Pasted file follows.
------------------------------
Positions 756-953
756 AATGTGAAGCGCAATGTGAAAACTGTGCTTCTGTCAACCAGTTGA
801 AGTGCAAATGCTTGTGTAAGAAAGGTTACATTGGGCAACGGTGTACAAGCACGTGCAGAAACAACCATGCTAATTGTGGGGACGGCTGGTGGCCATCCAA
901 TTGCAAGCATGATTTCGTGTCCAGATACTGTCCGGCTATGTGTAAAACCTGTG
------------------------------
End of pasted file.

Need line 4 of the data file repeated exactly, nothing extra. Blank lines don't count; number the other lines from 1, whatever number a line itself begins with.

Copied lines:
901 TTGCAAGCATGATTTCGTGTCCAGATACTGTCCGGCTATGTGTAAAACCTGTG